Obituary: David Arthur Ray | SummitDaily.com

Obituary: David Arthur Ray

David Arthur Ray

Feb. 2, 1928 to March 4, 2018

David Arthur Ray, a longtime Summit County resident, who loved the life he lived here, died peacefully on March 4, in Columbus, Texas. He was born on February 2, 1928, in Findlay, Ohio, to Dorothy Ray Baker and Edward Ray. He is survived by his wife Ann; his sister Susan Hanson; his daughters and their husbands, Lorrie Ray and Charles Clark, and Amy and Paul Seymour; his three grandchildren; and his beloved dog.

Dave moved to Summit County in 1957, when the future of the county was taking shape. He had a law practice in Kremmling and a ranch on the Blue River, north of Silverthorne. While practicing law, he researched the graves in Dillon's town cemetery so the graves could be moved before it was flooded by the reservoir, and he could notify next of kin. He met his lifelong friends, Ben and Kitty Simcox, when Ben was working on the Roberts Tunnel as a part of the reservoir's construction.

Ranching was what he loved most, despite the fact that — as he pointed out — he and Don Hanson, his brother-in-law, initially had no idea what they were doing. They learned one of many lessons the hard way when they built a corral with the slats on the outside of the fence posts and the cows ran right through them. He enjoyed teaching his daughters and their friends to ride horses and was always willing to saddle them up for the kids.

To supplement his income he acted as a guide, taking hunters into the mountains in the fall on his horse, Socks, and driving his semi to New Mexico, selling hay to the race track. When he saw the bottom drop out of the cattle market, Dave subdivided some of his property and built some homes to sell. He wanted to build a ski area and golf course on the property and got a good start on it. During this time he helped find a route for I-70 as it came down from the tunnel, and he bought and sold heavy equipment. He rented his backhoe to Copper Mountain in exchange for ski passes for his family. He worked as a maître' d at the Navigator restaurant in Keystone, saying it was a losing deal for the restaurant because of all the food he had for free.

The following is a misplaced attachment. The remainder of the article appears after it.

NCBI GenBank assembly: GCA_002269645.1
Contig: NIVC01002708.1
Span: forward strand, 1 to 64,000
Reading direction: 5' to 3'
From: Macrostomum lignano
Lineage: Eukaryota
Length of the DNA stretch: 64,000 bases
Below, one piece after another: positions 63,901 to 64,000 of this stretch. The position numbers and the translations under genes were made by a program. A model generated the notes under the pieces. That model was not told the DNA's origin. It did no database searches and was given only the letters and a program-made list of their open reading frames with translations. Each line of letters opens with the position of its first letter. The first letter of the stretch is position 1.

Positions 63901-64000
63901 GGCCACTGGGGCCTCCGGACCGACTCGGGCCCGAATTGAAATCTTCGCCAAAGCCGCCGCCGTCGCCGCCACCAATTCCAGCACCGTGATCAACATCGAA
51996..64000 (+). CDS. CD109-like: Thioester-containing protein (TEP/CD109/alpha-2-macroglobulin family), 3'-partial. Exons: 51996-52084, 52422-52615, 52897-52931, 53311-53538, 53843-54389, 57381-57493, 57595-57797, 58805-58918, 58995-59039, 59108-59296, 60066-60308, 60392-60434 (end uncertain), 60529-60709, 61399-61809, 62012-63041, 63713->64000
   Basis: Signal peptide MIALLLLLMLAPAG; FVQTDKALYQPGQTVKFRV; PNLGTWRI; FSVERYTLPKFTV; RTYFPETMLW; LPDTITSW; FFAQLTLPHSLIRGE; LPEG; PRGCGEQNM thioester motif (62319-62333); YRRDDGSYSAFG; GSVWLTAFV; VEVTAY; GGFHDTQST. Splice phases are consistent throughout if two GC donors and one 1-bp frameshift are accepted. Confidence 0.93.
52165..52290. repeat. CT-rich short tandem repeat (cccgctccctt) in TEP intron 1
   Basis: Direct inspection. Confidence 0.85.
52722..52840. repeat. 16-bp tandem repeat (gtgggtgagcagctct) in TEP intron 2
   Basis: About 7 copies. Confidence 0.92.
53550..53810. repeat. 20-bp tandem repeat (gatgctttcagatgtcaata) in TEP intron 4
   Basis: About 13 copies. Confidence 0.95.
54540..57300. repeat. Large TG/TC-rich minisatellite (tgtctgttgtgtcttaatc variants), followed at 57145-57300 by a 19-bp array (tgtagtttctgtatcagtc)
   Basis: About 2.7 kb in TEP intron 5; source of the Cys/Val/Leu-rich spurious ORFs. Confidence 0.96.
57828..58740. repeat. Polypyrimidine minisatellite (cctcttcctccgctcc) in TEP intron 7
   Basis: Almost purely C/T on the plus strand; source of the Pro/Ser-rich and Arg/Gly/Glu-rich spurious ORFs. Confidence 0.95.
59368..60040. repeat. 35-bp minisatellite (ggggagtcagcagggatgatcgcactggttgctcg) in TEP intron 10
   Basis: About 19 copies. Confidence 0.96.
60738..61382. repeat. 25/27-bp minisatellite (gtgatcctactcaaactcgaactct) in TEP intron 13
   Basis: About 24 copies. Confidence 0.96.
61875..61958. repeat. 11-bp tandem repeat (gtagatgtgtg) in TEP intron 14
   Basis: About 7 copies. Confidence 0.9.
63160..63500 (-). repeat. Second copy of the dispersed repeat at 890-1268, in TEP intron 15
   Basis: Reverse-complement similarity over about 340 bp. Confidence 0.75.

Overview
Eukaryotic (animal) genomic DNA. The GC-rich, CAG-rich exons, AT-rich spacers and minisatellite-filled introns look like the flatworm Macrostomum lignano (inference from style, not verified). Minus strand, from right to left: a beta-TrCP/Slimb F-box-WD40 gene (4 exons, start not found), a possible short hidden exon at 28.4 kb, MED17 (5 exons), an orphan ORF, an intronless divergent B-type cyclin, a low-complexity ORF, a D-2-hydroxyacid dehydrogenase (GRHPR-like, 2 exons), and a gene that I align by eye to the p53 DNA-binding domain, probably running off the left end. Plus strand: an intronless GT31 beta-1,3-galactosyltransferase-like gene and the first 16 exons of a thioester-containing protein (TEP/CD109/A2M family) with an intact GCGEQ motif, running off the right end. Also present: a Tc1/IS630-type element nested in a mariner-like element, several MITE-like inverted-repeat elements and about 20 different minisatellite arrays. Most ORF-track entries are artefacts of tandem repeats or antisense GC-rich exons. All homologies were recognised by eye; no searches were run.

In those early days he learned to ski at Arapahoe Basin, and enjoyed the company of those who were enjoying the brand new ski industry. This included John and Stoney Younger, Lee and Joyce Heflin, John Bailey, Alex Mesa and others. He taught his daughters to ski, and spent many weekends and holidays taking them and their mom, Susan, to ski areas in Colorado and other western states.

Once Lake Dillon was full and sailing took off, he started racing. He took it to the limits: his Santana suffered a broken mast; the Ensign swamped (and was dubbed the yellow submarine); and he nearly capsized his J24. Despite his mishaps, he and his crew including Gary Wilkinson, Jay Bauer, Mark Burnell and other adept members won many awards, even a second-place finish when the J24 nearly capsized.

He met the love of his life, Ann, in 1988. They were married on July 16, 1989, in a private early morning ceremony, so that he could race his boat that afternoon. They built a house in Ruby Ranch, and then in 1992 moved to Montana when they put a stoplight in Silverthorne, and Dave thought it was too crowded in Summit County. But, they didn't stay away and moved back in 1999. They bought a small home on the Snake River, adding onto it with one last building project. He enjoyed the company of his friends and family there, and loved the sound of the Snake River rushing by below. The last six years of his life he spent warmer winters in Texas while returning to Keystone for the summer.

An informal celebration of life will be held in the Summit County Community Center in Frisco at 2 p.m. on June 2, where fun stories of Dave can be shared.